New York, Vermont, Rhode Island
Joshua Lawrence Chamberlain Museum
226 Maine St, Brunswick ME 04011
Home to one of the most famous Civil War soldiers and one of the heroes of the Battle of Gettysburg. His fame spread following the publication of “The Killer Angels” and the movie “Gettysburg.” Guided tours (last one at 3 pm) explore Chamberlain’s eventful life. Open Tuesday–Saturday 10 am–4 pm (June-October). $7.50/adult.
Boston African-American National Historic Site
14 Beacon St., Suite 503, Boston MA 02108
Collection of the largest group of pre-Civil War black owned structures in the U.S. on the north face of Beacon Hill. Buildings in this group were visited by abolitionists including Frederick Douglass and Wendell Phillips and sheltered escaped slaves. Free ranger-guided tours of the area are offered at 10 am, noon and 2 pm Monday–Saturday Memorial Day–Labor Day; 10 am and 2 pm other times.
The tours begin at the Robert Gould Shaw Memorial on the Boston Common. Shaw commanded the famous Massachusetts 54th Regiment made famous in the movie “Glory.”
Fort Warren, on George’s Island, Boston Harbor
This fort, built in 1838, served as a prison for Confederate political and military figures during and shortly after the war. Among notables kept here were Alexander Stephens, Confederate vice-president, and Gens. Richard Ewell, Isaac Trimble and Simon Bolivar Buckner. James Mason and John Slidell of the famous “Trent Affair” were imprisoned here Nov. 24, 1861-Jan 1, 1862. Civil War interpretation and a monument to Confederate prisoners here.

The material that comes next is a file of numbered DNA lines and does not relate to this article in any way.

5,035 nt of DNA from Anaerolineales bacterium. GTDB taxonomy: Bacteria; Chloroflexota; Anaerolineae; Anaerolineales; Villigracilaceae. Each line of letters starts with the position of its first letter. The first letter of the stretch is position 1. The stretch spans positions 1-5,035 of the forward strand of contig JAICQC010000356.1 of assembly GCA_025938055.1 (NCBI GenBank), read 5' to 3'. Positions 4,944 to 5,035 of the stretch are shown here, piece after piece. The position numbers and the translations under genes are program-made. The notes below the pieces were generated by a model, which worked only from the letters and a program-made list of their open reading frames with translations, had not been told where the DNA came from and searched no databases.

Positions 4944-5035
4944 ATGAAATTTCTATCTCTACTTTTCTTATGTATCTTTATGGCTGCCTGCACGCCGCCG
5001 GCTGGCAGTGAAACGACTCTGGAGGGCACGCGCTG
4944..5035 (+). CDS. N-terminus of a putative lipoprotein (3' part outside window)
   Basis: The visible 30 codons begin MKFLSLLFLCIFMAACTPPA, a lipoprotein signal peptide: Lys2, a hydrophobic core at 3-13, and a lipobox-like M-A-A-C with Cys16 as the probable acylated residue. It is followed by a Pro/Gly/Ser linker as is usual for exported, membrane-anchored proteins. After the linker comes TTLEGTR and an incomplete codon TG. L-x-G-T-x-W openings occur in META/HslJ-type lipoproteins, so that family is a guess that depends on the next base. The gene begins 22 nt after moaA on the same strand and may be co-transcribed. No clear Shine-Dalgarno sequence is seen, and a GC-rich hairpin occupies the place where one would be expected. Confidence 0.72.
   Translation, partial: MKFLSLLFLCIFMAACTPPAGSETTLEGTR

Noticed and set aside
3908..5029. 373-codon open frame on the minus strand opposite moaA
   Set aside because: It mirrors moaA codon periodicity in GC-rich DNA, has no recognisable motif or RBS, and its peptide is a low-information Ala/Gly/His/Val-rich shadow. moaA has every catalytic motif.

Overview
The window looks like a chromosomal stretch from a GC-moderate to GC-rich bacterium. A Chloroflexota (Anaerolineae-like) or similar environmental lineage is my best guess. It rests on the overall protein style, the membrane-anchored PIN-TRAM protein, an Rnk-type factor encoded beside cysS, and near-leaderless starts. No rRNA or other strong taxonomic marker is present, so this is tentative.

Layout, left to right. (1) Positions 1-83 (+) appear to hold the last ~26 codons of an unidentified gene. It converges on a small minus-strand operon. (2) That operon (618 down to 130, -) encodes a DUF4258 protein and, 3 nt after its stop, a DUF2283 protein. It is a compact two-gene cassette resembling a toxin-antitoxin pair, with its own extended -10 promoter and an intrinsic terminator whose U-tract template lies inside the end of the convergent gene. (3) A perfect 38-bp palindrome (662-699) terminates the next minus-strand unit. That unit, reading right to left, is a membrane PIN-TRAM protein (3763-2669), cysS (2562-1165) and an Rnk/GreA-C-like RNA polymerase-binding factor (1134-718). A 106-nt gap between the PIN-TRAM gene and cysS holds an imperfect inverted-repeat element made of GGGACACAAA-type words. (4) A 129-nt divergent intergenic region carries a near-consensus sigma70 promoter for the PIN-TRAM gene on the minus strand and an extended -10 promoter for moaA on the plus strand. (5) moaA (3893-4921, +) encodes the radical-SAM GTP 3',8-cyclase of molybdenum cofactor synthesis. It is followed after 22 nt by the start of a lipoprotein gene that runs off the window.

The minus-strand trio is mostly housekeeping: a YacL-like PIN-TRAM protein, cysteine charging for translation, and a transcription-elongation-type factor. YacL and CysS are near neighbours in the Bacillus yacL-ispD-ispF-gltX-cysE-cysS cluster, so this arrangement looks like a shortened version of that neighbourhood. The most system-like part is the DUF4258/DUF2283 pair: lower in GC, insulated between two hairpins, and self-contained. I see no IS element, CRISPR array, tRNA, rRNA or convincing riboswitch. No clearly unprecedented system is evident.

Accessible by public ferry May–October. See www.bostonislands.com for prices and schedules.
4 Faneuil Hall Market Place, Boston MA 02109
Constructed in 1742 as a market and meeting place, this building became one of the most famous in American history. Meetings and debates here in the mid-1700s gave rise to Colonial opposition to British taxation that spread throughout the colonies. Prior to and during the Civil War, the building hosted William Lloyd Garrison, Charles Sumner, Frederick Douglass and others speaking against slavery. Their story is told on site by rangers.
The second floor of the building is staffed by the National Park Service.
Open 9 am–5 pm. Free.
African American Heritage Trail
54th Massachusetts Volunteer Infantry Regiment Trail
A self guided driving tour in communities from Dalton MA to Sharon CT telling the story of the men who served in the 54th Massachusetts, the “Glory” regiment. Tour takes visitors to places where they lived, are remembered and are buried. See www.africanamericantrail.org for a free downloadable tour guide.
Clara Barton Birthplace Museum
68 Clara Barton Road, North Oxford MA 01537
508-987-2056 extension 213
Clara Barton was born here on Christmas Day 1821. She became famous for her battlefield work during the Civil War and later founded the American National Red Cross. Open Friday–Sunday 10 am–4 pm (June–August).
New York City
General Grant National Monument (Grant’s Tomb)
West 122nd Street and Riverside Drive, New York NY 10003
The famous general and later U.S. President is buried here on the banks of the Hudson River. Scenes from his Civil War career are portrayed at the tomb. Completed in 1897, this is the largest mausoleum in North America. Open 9 am–5 pm daily. Free. Talks and special tours throughout the day.
500 25th St., Brooklyn NY 11232
Founded in 1838, Green-Wood is the final resting place for Union Gens. Henry Halleck, Henry Slocum, Abram Duryee and Fitz-John Porter and at least 3,000 other Civil War veterans. Self-guided tour guides and booklets available. Call for guided tour schedule. Main gate open 8 am–5 pm daily.
U.S. Military Academy at West Point
West Point/Highland Falls exit from Route 9W (see website for specific directions)
845-938-2638 (visitor center), www.usma.edu